According to the Ministry of Home Affairs (MHA), there was a steep decline in cross-border firing by Pakistan in Jammu and Kashmir till June 2021 compared to the number of ceasefire violations reported in 2020.
GS-II: International Relations (India’s Neighbors, Foreign Policies and Agreements affecting India’s Interests)
Dimensions of the Article:
- About MHA’s statements on ceasefire violations
- About 2021 agreements to observe 2003 ceasefire agreements
- About the 2003 Ceasefire Agreements
- Territorial Disputes between India and Pakistan
About MHA’s statements on ceasefire violations
- In a written reply to questions from Lok Sabha members, the Ministry of Home Affairs said that only around 650 ceasefire violations were reported till June 2021. Previously, there were more than 2100 cases in 2018, almost 3500 cases in 2019, and over 5100 cases in 2020.
- Following scheduled talks between the Directors General of Military Operations of India and Pakistan over hotline, a joint statement was issued on February 2021, in which both India and Pakistan agreed to the strict observance of all agreements, understandings and ceasefire along the LoC and all other sectors.
- Several countries have issued statements welcoming the development as an important and positive step…government’s consistent position has been that India desires normal neighbourly relations with Pakistan and is committed to addressing issues, if any, bilaterally and peacefully in an atmosphere free of terror, hostility and violence.
- In response to another query, the MHA informed the Lok Sabha that so far more than 5,000 km of the IB — including 2,000+ kms along the Pakistan border and 3,000+ kms along the Bangladesh border — had been covered by fence.
About 2021 agreements to observe 2003 ceasefire agreements
- India and Pakistan had agreed to observe the 2003 ceasefire agreements along the Line of Control (LoC) and all other sectors, in 2021.
- The 2021 joint statement issued by both India and Pakistan employed terms like the resolution of “core issues”, which indicated both coordination at a diplomatic level and high-level political approval.
- The 2021 agreements came in response to over 5000 instances of Cross Fire Violations (CFVs) along the Line of Control (LoC) and other areas in Jammu and Kashmir, resulting in 46 fatal casualties in 2020.
About the 2003 Ceasefire Agreements
- The original ceasefire agreement was reached in November 2003, four years after the Kargil War (1999).
- The 2003 ceasefire agreement remains a milestone as it brought peace along the LoC until 2006. Between 2003 and 2006, not a single bullet was fired by the jawans of India and Pakistan.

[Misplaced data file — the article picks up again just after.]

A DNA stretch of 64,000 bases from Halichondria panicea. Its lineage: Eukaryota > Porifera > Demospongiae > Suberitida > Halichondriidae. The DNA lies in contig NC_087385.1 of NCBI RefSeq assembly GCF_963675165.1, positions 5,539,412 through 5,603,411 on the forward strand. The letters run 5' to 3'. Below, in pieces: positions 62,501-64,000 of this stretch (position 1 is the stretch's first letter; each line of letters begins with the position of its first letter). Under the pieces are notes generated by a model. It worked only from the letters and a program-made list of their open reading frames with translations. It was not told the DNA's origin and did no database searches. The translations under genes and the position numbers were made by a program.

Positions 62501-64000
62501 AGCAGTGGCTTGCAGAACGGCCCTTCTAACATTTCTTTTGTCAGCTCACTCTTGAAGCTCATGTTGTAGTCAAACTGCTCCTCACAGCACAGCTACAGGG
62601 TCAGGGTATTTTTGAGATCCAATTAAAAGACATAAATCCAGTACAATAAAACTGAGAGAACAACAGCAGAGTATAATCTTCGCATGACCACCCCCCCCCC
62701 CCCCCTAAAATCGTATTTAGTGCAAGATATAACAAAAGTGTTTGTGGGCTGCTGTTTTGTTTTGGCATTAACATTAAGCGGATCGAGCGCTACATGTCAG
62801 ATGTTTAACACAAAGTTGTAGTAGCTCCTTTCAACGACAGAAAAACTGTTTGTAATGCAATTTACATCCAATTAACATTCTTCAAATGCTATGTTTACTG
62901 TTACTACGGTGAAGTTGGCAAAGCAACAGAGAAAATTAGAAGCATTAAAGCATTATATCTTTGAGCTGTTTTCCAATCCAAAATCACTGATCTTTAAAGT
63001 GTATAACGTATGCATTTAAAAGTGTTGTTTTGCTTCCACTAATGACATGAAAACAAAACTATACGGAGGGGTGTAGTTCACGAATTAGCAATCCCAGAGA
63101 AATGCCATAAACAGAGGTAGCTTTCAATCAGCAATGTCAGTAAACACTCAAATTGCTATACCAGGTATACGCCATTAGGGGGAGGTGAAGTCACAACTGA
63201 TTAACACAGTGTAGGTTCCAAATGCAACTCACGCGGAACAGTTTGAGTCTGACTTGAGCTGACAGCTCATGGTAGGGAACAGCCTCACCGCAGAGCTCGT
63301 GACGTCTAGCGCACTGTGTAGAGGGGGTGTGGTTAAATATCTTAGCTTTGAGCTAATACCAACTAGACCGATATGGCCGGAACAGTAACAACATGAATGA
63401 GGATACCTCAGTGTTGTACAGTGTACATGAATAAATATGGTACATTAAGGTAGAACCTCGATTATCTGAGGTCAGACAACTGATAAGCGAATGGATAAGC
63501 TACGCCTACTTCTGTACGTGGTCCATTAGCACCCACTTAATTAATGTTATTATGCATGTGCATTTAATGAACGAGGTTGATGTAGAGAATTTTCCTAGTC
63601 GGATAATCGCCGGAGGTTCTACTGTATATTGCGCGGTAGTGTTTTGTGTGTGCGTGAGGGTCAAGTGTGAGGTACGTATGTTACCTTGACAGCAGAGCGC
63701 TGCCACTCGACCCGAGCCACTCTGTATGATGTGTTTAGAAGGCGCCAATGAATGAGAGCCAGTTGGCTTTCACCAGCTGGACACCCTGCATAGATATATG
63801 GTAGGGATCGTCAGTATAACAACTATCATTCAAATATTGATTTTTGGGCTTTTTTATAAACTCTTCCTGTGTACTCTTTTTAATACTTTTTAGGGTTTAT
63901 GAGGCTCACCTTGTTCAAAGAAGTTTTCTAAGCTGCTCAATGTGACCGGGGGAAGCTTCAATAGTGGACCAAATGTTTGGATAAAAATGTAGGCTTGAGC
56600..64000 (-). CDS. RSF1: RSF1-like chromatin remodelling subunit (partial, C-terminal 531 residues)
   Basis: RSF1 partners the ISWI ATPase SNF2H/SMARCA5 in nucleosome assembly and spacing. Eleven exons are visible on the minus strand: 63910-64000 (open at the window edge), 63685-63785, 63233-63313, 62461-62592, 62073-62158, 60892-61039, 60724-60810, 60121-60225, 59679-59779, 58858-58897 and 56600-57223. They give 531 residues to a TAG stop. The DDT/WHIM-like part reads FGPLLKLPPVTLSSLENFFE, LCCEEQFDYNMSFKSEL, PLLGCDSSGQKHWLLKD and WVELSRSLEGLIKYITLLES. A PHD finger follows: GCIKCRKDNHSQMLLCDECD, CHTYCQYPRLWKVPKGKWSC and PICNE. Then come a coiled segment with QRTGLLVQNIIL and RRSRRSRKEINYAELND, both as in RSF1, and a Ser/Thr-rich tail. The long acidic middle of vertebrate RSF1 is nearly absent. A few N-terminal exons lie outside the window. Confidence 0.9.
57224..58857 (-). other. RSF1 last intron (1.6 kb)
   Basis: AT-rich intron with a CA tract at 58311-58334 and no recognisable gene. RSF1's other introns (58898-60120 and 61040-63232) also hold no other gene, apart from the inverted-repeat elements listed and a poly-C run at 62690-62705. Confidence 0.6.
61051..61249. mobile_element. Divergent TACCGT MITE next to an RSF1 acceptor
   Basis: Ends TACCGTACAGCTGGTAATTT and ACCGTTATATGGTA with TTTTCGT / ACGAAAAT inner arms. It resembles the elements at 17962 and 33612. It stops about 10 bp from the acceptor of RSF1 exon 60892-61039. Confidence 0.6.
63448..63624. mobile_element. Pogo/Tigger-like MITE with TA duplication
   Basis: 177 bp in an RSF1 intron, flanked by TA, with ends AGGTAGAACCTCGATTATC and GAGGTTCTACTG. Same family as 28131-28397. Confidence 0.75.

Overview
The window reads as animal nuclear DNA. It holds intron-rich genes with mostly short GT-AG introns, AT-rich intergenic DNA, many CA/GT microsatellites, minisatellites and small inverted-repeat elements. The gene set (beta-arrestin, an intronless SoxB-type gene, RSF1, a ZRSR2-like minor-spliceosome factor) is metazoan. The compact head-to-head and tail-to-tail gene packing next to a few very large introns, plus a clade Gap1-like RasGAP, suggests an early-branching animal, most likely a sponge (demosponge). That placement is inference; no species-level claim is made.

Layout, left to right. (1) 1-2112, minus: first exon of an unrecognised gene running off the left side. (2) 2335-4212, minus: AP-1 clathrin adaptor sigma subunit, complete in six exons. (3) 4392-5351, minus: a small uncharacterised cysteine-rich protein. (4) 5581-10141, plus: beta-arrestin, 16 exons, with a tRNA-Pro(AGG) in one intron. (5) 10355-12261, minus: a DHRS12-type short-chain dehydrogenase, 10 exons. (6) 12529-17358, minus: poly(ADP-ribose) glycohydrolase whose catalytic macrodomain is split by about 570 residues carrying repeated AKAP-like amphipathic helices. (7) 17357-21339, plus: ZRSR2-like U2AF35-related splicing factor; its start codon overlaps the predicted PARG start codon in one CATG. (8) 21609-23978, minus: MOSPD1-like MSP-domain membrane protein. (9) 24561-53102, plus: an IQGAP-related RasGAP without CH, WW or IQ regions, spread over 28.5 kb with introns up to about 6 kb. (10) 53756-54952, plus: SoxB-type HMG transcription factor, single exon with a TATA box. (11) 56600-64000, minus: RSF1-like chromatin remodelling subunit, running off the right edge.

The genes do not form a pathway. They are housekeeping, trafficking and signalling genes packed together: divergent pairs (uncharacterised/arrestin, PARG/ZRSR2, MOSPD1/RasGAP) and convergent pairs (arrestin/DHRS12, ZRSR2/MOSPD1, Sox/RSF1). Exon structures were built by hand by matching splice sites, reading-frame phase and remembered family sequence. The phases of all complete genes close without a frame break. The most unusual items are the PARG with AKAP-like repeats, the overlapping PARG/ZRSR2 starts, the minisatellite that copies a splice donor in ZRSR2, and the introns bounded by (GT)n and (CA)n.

- But since 2006, ceasefire violations have become the norm with increasing frequency.
Territorial Disputes between India and Pakistan
- Due to political differences between the two countries, the territorial claim of Kashmir has been the subject of wars in 1947, 1965 and a limited conflict in 1999 and frequent ceasefire violations and promotion of rebellion within the Indian side of Jammu and Kashmir.
- The then princely state remains an area of contention and is divided between the two countries by the Line of Control (LoC), which demarcates the ceasefire line agreed post-1947 conflict.
- Siachen Glacier is located in Northern Ladakh in the Karakoram Range.
- It is the 5th largest glacier in Karakoram Range and the 2nd largest glacier in the world.
- Most of the Siachen Glacier is disputed between India and Pakistan.
- Before 1984, neither of the two countries had any permanent presence on the glacier.
- Under the Shimla Agreement of 1972, the Siachen was called a barren and useless.
- This Agreement also did not specify the boundary between India and Pakistan.
- When India got intelligence that Pakistan was going occupy Siachen Glacier, it launched Operation Meghdoot to reach the glacier first.
- Following the success of Operation Meghdoot, the Indian Army obtained the area at a higher altitude and Pakistan army getting a much lower altitude.
- Thus, India has a strategic advantage in this region.
- Following the 2003 armistice treaty between the two countries, firing and bombardment have ceased in this area, though both the sides have stationed their armies in the region.
- Sir Creek is a 96 km tidal estuary on the border of India and Pakistan. The creek, which opens up into the Arabian Sea, divides the Gujarat state of India from the Sindh province of Pakistan.
- Sir Creek Dispute: The basic cause of the Sir Creek dispute lies in the interpretation of the maritime boundary line between Kutch and Sindh. While the disputed area of Sir Creek involves only a few square miles of land, the land border demarcation has a direct impact on the maritime boundaries of both countries, involving a few hundred square miles of the ocean territory.
- Pakistan’s Position: Pakistan claims the entire Sir Creek, with its eastern bank defined by a “green line” and represented on a 1914 map belongs to it. Accepting Pakistan’s premise on the “green line” would mean loss of about 250 square miles of EEZ for India.
- India’s Position: India says that the green line is an indicative line and felt the boundary should be defined by the “mid-channel” of the Creek as shown on a map dated 1925. India supports its stance by citing the Thalweg doctrine in international law. It states that river boundaries between two states may be, if the two states agree, divided by the mid- channel. Pakistan maintains that the doctrine is not applicable in this case as it most commonly applies to non-tidal rivers, and Sir Creek is a tidal estuary.
-Source: The Hindu